- In 1952, the United States ratified the Twenty-second Amendment to the United States Constitution, preventing presidents from running for a third term (or a second term, if they had served more than two years of another's term). The text of the amendment specifically excluded the sitting president from its provisions, thus making Harry Truman eligible to run for president in 1952—and, theoretically, for every subsequent presidential election thereafter—even though he had served a full term and almost four years of a previous president's term. Truman did not take advantage of this provision, however, and chose not to stand for election again.
- In the 1980s, as states in America were increasing the permitted age of drinking to 21 years, many people who were under 21 but of legal drinking age before the change were still permitted to purchase and drink alcoholic beverages. Similar conditions applied when New Jersey and certain counties in New York raised tobacco purchase ages from 18 to 19 years in the early 2000s.
- In 2012, Macau increased the permitted age of entering casinos to 21. However, casino employees between the ages of 18 and 21 before the change were still permitted to enter their places of employment.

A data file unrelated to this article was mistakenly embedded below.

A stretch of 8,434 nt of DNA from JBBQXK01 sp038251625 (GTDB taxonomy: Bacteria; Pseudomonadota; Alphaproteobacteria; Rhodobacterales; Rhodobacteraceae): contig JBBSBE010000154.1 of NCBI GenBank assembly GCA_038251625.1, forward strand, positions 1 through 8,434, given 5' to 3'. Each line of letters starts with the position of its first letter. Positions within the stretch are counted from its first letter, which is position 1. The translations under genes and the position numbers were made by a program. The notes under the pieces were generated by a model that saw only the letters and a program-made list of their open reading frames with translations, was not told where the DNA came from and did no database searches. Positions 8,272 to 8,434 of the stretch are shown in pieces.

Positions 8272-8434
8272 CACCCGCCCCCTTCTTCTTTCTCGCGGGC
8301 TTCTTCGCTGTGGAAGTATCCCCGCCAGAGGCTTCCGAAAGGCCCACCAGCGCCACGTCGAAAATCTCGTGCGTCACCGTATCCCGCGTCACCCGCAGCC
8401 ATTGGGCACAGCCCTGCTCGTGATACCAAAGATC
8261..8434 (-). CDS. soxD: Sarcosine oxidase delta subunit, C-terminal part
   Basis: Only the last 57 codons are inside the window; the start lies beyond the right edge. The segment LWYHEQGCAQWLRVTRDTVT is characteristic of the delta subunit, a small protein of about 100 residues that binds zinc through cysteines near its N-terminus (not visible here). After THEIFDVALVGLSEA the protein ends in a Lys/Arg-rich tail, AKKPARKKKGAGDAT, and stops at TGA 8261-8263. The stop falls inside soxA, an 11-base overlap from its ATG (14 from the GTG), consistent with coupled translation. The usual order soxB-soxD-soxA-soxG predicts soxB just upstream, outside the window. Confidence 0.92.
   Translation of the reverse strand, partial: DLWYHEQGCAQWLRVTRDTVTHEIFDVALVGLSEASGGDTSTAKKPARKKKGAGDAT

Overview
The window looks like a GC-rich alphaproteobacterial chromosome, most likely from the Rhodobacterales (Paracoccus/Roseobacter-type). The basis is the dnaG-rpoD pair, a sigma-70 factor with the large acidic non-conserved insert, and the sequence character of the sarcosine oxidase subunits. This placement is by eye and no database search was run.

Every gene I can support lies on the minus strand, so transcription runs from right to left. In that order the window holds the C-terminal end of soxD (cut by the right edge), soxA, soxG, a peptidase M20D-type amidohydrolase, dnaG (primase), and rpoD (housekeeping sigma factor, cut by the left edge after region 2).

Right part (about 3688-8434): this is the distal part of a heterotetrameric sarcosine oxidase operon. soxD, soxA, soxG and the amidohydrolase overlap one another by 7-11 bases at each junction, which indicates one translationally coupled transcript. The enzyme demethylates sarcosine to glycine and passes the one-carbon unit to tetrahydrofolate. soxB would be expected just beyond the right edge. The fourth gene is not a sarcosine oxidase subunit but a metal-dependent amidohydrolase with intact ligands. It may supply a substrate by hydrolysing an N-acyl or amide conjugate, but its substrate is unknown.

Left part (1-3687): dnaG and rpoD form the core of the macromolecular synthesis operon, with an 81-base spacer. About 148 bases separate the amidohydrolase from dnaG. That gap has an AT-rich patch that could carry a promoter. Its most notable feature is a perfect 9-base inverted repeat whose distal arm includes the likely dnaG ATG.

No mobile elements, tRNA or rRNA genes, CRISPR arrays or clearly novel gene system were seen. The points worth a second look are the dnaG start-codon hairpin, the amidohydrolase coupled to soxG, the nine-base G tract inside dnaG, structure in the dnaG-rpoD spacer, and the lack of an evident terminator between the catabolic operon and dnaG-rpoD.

- During the Federal Assault Weapons Ban, certain firearms made before the ban's enactment were legal to own. Automatic weapons that were manufactured and registered before the Firearm Owners Protection Act (enacted May 19, 1986) may legally be transferred to civilians.
- According to the Interstate Highway Act, private businesses are not allowed at rest areas along interstates. However, private businesses that began operations before January 1, 1960, were allowed to continue operation indefinitely.
- Michigan law MCL 287.1101–1123 forbade ownership or acquisition of large and dangerous exotic carnivores as pets. But animals already owned as pets at the time of enactment were grandfathered in, and permitted to be kept.
- The FCC stated that, as of March 1, 2007, all televisions must be equipped with digital tuners, but stores that had TV sets with analog tuners only could continue to sell analog-tuner TV sets.